My boyfriend dumped me to 'focus on his career' — now I'm ...

If you are trying to save money for a house, 2022 perhaps isn't the easiest year to do so, especially with the cost of living crisis currently sending prices soaring.

The last thing you need is your partner questioning whether they should still date you just because of how you've opted to save money, even if it does mean that you are still living with your parents.

That's what one gent is potentially having to deal with after the woman he is dating consulted Mumsnet over whether she should carry on seeing him after learning he is still living with his mum.

The woman, who says she is 28, claims to have lived on her own since she was 18 and is concerned that the man in her life, who is 32, is not very savvy with his money and may lack a bit of maturity.

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She wrote: "So I met a man recently who is awesome, but I’m not worried that he still lives with his parents (he never moved out). He says the reason is saving for house (but only has 10k in savings) making 25k a year. I have been living on my own since I was 18 (now 28) and managed to save over 20k while paying rent. I don’t want to be shallow, but finances are important. Also I’m worried about differences in maturity. What do you think ?"

As you can imagine, the reaction to the post was mixed.

Some felt that she should get out of there as soon as possible. One person wrote: "Oh God, no," while another added: "Run like the wind."

A third added: "32, low earner, f**k all for savings, has always lived at home with his parents and freeloads off of them... Hard pass. If you want a real partnership/marriage, children, and especially a partner that shares your values on money, don't waste your time."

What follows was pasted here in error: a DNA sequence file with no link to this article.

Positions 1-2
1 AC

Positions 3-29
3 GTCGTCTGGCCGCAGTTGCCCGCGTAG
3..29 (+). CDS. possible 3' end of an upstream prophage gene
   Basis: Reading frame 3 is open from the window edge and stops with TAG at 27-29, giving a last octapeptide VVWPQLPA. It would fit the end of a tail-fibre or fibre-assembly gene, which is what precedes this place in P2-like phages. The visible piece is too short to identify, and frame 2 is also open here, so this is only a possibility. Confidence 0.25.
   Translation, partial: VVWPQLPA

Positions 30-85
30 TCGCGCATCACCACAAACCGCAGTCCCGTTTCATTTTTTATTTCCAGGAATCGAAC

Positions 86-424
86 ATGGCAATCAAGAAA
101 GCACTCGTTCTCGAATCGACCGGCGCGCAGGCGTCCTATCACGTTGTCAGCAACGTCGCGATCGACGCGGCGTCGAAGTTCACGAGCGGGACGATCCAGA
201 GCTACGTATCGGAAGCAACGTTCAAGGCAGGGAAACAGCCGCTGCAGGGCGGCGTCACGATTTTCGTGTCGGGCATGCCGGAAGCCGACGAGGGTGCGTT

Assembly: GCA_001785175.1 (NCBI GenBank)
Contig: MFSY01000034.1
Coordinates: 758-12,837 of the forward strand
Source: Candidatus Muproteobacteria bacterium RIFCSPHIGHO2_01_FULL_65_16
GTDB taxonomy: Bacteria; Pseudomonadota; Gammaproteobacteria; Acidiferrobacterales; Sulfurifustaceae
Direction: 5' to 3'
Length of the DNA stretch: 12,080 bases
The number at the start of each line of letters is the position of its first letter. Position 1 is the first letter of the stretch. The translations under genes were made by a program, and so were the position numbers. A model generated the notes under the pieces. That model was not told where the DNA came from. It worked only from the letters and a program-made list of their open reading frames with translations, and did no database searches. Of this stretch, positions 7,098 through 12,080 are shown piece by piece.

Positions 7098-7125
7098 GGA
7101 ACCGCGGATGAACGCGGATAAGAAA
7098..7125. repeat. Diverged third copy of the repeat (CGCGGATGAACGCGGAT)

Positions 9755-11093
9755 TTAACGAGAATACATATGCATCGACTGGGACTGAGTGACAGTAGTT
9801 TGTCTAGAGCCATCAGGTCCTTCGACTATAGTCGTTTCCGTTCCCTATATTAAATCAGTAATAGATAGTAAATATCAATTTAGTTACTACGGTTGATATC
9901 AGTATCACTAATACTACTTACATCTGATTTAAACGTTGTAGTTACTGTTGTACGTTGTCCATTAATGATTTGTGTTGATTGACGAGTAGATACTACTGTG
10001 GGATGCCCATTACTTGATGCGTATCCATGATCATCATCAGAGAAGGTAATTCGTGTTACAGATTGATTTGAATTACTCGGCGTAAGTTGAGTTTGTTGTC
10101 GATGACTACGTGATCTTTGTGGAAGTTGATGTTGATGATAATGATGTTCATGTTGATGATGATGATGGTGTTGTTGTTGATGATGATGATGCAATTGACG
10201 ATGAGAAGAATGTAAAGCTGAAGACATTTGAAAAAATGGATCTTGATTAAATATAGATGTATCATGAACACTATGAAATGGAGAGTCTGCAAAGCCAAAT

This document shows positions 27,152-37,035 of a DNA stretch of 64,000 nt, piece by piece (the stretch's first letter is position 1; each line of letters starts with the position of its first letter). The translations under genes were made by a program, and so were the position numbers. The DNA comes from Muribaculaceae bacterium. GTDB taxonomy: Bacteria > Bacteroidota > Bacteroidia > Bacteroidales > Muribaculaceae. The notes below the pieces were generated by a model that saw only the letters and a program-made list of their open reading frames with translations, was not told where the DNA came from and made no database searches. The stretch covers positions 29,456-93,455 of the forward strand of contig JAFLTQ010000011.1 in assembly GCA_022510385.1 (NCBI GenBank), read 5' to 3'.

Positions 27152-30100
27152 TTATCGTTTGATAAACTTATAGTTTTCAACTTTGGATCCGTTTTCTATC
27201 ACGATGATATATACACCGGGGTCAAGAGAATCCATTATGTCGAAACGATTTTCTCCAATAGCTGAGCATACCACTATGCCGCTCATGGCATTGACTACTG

However, others defended the man, sympathised with his situation and told the woman to stick with him. One person weighed in and said: "I don't see the issue. Why waste money on rent?. It's only the UK that has this attitude. Other countries it's fine"

Another added: "I think it is fine. I don't see what is so great about moving out and paying rent when you don't have to."

A third wrote: "If it bothers you then forget it, but at the moment most people I know who are single and in their 30s are living at home. Great that you’re good with money but I definitely wouldn’t have had ten thousand in my early 30s (am 42). Is he a nice guy? Do you click? Do you fancy him?"

Responding to the comments the OP said: "He seems to be doing a lot around the house and pulling his way - just doesn’t contribute financially. I am also bit bothered his parents are against me staying over (they are religious)."

She added: "I have nothing against him living at home, but if the reason is saving and he says he has been at work for last 13 years . Then I’m worried about his financial maturity (he says he hates living at home - one of the reasons is that he can’t have anyone over)"

Some advised her to play the long game and see how things develop. One person wrote: "Your relationship is recent. Maybe too early to worry about finances & his wherewithal? If I were in your shoes I’d be worried about his mum doing everything for him & having that expectation from you? In the fullness of time you’ll get to know him better & his attitude to saving & money. Keep your antenna up & go with your gut. Don’t move in with him too soon. It might be nice to “play house” for a while but he might be expecting a mother substitute? That would be very hard work."

Another said: "Hmmmm Sounds like a path of least resistance choice because if the saving for a house convenient reason was real he would be focused and have more than 10k. If he's on 25k and probably has a fair amount of disposable given he's at home he would have more than that to show for it over the years, if that was the genuine main reason.
So, something else is going on imo. Maybe it's easy and he's a man-child, maybe his parents need lots of support, maybe he's emotionally entangled.... Who knows but I don't think you've got the full story and anyone can look amazing when they're not having to adult properly."

What do you think?

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